Then – 2001:
On Mother’s Day 2001, a small group of parents and community members set up camp on the site of a former cooking oil plant and began a hunger strike. Their goal? To pressure CPS into fulfilling its promise to build a new high school in Little Village.
Initiated by the Little Village Community Development Organization, then led by Jesus (Chuy) Garcia, the hunger strike lasted 19 days. The strike ended without extracting any guarantees from CPS. Yet the publicity and support they gained insured that a new high school would be built.
The Little Village Lawndale High School campus was built to house four small schools of 400 students each, opening its doors to 1,600 students in 2005. Ten years later, three of the four schools are in good academic standing, while Multicultural Arts is a Level 2 school on provisional support. Fewer than 1,300 students total are enrolled in the four schools.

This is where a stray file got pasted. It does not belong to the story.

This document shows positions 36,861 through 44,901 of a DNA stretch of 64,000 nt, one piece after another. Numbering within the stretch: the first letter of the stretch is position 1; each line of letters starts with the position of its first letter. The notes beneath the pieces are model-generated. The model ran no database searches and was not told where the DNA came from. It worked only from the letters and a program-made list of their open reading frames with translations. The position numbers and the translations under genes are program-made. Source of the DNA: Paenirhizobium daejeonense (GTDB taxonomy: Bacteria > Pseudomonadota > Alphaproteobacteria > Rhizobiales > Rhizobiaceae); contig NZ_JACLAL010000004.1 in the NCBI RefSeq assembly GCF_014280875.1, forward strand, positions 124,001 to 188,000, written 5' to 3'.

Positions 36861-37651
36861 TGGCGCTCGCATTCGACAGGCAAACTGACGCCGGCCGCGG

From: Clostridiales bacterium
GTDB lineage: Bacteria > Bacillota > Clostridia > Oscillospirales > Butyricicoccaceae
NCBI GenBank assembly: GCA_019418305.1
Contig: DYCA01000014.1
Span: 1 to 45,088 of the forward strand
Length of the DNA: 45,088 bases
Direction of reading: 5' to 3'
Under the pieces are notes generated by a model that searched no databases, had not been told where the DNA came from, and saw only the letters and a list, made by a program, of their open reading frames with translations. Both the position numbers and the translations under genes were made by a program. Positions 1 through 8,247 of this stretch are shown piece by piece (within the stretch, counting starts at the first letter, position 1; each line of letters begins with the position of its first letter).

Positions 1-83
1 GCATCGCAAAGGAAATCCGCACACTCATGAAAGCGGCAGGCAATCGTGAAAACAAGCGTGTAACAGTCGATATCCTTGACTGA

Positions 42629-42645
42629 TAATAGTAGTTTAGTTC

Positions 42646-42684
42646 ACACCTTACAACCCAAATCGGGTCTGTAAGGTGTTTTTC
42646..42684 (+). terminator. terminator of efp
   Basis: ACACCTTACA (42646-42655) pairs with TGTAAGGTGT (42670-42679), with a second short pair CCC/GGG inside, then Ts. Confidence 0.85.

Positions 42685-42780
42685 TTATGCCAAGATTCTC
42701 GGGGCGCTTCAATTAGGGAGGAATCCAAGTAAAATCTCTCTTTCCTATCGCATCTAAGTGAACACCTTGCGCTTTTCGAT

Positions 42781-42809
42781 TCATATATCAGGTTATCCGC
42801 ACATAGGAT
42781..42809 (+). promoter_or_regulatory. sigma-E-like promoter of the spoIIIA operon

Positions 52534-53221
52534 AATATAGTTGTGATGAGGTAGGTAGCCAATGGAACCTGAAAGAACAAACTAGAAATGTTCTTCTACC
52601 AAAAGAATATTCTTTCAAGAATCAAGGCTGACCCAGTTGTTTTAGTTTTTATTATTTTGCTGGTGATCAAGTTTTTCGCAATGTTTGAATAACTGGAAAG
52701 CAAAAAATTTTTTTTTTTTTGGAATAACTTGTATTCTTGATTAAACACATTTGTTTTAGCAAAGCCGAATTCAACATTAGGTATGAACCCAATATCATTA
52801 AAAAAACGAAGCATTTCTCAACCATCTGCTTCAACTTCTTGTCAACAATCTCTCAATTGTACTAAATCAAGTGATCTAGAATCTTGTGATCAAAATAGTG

See: For the Record: Social Justice High School, Catalyst August 31, 2012, ; Pilsen & Little Village, Constructing a new school, Catalyst May 23, 2006.
With budget woes constraining capital spending, no new neighborhood high schools are likely to be built in the foreseeable future.